Major requirements in sociology and criminal justice can be completed only through daytime attendance.
Department of Sociology, Anthropology, and Criminal Justice
Chair: Jane A. Siegel
Myra Bluebond-Langner, B.A., Temple; M.A., Ph.D., Illinois
Ted George Goertzel, B.A., Antioch; M.A., Ph.D., Washington
Drew Humphries, B.A., M.Criminology, D.Criminology, California (Berkeley)
Robert E. Wood, B.A., Harvard; M.A., Ph.D., California (Berkeley)
Gail A. Caputo, B.S., M.A., Ph.D., Rutgers (Newark)
Cati Coe, B.A., Wesleyan; M.A., Ph.D., Pennsylvania
Sheila Cosminsky, B.A., CUNY (Brooklyn College); M.A., Washington State; Ph.D., Brandeis
Katrina Hazzard-Donald, A.B., Wilberforce; M.A., Ph.D., Cornell
Michelle L. Meloy, B.A., Indiana; M.A., Northern Illinois; Ph.D., Delaware
Jon'a F. Meyer, B.A., B.S., California State (Dominguez Hills); M.A., Ph.D., California (Irvine)
Jane A. Siegel, B.A., Drew; M.S., Ph.D., Pennsylvania
The Department of Sociology, Anthropology, and Criminal Justice offers two majors, one in sociology and one in criminal justice. The department also offers minors in all three subjects. Each of these programs is designed to draw on the combined strengths of sociology, anthropology, and criminology in fostering a broad awareness of the nature and functioning of human societies and of the ways in which such knowledge can be put to use. The sociology major is the broader of the two available majors, allowing students substantial latitude in putting together a program of courses from all three fields. Sociology graduates typically go on to a wide range of careers in social services, education, and business, as well as to graduate study in sociology and related fields. The criminal justice program prepares students for careers in a broad array of justice-related settings. Criminal justice courses are complemented with relevant sociological and anthropological course offerings as well.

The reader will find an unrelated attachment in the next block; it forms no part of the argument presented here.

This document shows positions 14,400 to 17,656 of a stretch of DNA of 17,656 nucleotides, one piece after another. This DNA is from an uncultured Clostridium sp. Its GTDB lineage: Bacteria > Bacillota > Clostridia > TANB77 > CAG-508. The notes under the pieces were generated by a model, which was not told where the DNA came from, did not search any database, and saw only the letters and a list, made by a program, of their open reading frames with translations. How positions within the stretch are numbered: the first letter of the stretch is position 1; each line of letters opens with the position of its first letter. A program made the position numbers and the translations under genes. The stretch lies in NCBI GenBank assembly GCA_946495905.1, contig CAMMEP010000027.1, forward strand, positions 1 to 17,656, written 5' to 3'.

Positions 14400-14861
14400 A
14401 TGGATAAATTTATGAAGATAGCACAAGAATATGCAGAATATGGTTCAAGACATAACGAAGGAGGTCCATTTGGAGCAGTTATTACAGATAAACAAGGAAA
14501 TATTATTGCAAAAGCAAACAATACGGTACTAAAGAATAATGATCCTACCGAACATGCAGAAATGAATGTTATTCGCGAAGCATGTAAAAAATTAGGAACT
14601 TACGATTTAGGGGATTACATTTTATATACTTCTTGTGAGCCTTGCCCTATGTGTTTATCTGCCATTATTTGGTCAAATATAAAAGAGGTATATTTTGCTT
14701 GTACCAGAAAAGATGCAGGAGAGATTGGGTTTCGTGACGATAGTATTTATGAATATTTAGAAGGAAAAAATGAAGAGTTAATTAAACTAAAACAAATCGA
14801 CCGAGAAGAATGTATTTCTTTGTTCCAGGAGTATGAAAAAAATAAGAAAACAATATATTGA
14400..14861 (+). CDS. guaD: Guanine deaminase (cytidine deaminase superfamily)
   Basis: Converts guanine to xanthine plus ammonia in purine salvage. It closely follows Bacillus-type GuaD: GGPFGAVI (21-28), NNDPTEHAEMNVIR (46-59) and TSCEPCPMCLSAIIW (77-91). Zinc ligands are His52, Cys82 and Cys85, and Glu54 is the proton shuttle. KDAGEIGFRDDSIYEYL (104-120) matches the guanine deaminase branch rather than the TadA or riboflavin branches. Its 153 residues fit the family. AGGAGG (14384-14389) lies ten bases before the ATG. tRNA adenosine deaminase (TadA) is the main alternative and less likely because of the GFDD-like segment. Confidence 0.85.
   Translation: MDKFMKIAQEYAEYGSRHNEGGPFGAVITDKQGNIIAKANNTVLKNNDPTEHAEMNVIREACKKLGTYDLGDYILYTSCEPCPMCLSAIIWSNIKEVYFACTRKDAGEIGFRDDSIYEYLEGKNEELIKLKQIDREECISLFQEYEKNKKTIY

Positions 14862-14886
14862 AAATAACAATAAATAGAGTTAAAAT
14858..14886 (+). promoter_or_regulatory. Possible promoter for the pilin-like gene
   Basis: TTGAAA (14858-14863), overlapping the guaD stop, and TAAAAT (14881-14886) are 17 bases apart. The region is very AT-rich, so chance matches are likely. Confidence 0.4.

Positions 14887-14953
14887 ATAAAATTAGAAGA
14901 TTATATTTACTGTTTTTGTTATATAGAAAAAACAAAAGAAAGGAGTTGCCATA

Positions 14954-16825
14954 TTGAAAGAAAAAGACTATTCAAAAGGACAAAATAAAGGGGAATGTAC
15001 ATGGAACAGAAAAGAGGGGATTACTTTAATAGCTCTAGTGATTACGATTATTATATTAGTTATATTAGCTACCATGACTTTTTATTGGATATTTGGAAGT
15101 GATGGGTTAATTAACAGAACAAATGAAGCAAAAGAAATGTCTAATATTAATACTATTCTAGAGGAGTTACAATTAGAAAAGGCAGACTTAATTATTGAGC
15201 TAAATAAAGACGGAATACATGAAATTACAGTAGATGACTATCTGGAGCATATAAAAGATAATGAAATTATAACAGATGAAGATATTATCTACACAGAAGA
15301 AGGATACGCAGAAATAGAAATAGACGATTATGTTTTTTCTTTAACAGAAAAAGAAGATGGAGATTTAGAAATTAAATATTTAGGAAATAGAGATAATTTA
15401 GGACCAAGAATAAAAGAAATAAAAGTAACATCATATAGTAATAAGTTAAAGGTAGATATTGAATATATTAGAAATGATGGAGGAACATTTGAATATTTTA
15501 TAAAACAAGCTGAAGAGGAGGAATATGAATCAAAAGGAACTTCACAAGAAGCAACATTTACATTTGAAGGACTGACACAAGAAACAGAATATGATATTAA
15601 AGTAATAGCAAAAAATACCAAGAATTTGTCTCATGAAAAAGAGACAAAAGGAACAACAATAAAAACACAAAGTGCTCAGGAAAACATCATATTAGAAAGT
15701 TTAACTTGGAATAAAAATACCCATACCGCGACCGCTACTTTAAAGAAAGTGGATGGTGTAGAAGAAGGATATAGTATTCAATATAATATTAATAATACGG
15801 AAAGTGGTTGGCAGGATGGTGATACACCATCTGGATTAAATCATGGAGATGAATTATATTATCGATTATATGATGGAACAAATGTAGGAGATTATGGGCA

In response to the challenges of a changing labor market, the department has committed itself to a skill-based curriculum designed to foster mastery of both quantitative and qualitative skills that can be applied in a wide range of job settings. All majors are expected to graduate with a solid range of computer competencies. It is strongly recommended that students considering graduate study in anthropology, criminal justice, or sociology have a reading knowledge of a foreign language and an understanding of statistics. Statistics for Criminal Justice (50:202:302) is strongly recommended for students considering graduate study.
Students wishing to major in either sociology or criminal justice must declare a major in the registrar's office. Declared majors in sociology and criminal justice are assigned a departmental faculty adviser. The list of assignments is posted on the departmental website (http://sociology.camden.rutgers.edu). Any declared major not included on the list should request the assignment of an adviser from the departmental secretary. All student majors should consult with a departmental faculty adviser regularly each semester.